Ever wondered how to make cinnamon rolls ahead of time? This simple and quick tutorial is for you!

By and large, one of the most frequent questions I get (especially around the holidays!) is:

Can I make these {insert name of favorite cinnamon roll recipe here} ahead of time?

A pan of frosted cinnamon rolls with one taken out.

Overnight? Months ahead of time?


As in, give me all the details to ensure fluffy, perfect cinnamon rolls the morning of, please and thank you.

Well, today, I have your back! I’m giving you the down low on how to make cinnamon rolls ahead of time. The simplicity of this process might surprise you.

A pan of frosted cinnamon rolls.

Keep in mind that this overnight/make-ahead method I’m showing you today can be used for most any yeasted roll recipe – sweet or not.

Monkey Bread. Divine Breadsticks. Dinner Rolls.

There are just a few little key tricks/tips to keep in mind, and before you know it, you’ll be pulling out piping hot, fluffy, cinnamon rolls and other baked goods in the morning without having to stay up all night…AND looking like a rock star doing it.

Uncooked cinnamon rolls.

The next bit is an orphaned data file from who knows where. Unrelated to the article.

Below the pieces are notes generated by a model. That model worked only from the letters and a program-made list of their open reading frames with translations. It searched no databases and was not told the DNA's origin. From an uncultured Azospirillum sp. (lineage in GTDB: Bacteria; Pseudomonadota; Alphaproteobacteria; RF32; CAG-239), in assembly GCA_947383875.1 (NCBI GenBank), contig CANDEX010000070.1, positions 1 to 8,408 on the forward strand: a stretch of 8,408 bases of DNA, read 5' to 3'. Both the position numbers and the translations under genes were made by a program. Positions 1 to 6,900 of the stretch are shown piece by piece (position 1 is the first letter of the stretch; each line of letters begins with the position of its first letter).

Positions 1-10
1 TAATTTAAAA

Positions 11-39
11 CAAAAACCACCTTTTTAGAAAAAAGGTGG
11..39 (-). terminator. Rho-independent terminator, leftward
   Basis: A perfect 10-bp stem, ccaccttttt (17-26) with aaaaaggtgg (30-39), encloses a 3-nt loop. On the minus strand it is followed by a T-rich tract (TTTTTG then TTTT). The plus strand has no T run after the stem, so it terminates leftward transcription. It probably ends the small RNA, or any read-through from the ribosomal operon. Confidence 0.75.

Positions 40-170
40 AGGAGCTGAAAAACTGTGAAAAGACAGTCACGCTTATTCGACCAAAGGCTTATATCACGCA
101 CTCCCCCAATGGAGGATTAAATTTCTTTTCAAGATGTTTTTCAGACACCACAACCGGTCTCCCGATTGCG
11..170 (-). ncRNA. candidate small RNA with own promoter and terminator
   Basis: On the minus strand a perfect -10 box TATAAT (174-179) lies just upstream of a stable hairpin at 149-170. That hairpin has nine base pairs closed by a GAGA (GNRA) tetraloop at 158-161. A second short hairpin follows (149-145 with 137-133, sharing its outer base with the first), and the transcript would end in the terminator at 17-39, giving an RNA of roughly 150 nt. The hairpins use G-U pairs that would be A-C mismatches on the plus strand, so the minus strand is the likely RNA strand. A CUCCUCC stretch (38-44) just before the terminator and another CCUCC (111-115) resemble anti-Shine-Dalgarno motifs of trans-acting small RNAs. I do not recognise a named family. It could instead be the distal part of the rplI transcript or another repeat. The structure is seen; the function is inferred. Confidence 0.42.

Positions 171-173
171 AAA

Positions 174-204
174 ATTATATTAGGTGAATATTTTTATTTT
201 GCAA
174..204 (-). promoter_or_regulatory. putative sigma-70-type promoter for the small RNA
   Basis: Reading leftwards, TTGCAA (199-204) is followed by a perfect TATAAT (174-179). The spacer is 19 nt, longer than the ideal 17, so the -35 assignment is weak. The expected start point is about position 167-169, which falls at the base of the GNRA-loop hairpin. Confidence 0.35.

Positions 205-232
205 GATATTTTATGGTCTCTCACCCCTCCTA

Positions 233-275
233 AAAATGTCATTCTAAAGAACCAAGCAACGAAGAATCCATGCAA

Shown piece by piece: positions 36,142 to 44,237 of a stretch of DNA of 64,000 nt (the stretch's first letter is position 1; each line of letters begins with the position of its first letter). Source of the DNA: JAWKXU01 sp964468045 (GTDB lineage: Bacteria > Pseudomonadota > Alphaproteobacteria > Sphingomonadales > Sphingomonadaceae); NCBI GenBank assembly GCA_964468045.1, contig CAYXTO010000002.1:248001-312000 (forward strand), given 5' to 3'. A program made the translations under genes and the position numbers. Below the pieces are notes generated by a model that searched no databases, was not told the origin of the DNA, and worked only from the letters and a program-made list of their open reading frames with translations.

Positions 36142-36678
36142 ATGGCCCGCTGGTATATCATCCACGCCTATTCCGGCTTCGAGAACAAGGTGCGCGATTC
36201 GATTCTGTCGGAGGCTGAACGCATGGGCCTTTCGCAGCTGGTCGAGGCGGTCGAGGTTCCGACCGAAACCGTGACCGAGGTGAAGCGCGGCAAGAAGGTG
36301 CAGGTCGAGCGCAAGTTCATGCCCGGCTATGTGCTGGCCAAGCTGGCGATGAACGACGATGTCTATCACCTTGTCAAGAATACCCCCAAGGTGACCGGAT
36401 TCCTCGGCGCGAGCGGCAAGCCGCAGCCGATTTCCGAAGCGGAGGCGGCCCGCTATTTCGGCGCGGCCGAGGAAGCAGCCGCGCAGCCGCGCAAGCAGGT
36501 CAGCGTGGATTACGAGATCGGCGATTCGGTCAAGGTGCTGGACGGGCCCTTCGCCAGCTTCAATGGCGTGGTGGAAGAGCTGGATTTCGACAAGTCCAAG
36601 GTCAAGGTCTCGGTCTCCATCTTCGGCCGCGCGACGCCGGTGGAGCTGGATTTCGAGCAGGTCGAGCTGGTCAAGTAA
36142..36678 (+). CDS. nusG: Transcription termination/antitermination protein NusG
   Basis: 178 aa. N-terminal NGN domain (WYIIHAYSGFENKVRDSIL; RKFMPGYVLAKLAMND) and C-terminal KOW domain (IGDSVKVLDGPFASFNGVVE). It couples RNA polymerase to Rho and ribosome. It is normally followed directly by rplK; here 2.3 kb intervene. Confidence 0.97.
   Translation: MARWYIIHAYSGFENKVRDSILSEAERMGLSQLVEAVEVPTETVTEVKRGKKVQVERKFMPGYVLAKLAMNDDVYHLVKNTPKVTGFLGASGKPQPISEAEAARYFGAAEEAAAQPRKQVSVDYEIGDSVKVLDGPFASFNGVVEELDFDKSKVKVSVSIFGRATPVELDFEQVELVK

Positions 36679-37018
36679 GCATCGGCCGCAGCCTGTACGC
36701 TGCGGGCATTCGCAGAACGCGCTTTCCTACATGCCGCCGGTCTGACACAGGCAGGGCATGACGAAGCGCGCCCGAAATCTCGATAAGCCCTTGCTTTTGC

Step One: make your cinnamon roll recipe of choice.

Here are just a few of my favorite cinnamon roll recipes. Many of them have step-by-step photos on the post for making the dough, shaping, etc.

Step Two: place the shaped rolls on the pan specified in the recipe.

I almost always use large, rimmed baking sheets lined with parchment paper and lightly greased with cooking spray.

For average-sized cinnamon rolls, I place about 12 rolls per pan with enough space in between the rolls for rising (but close enough that they’ll bake up with sides touching).

And like I mention in many of my cinnamon roll posts, you can see from the picture below that I usually grab the end of the cinnamon roll and tuck it under the roll so they stay nice and tight while baking.

Uncooked cinnamon rolls on a sheet pan.

Now here’s an important step: If you are making them ahead of time, don’t let them rise at room temperature right now like you normally would for the recipe!

Step Three: cover the pan with lightly greased plastic wrap and immediately pop them in the refrigerator.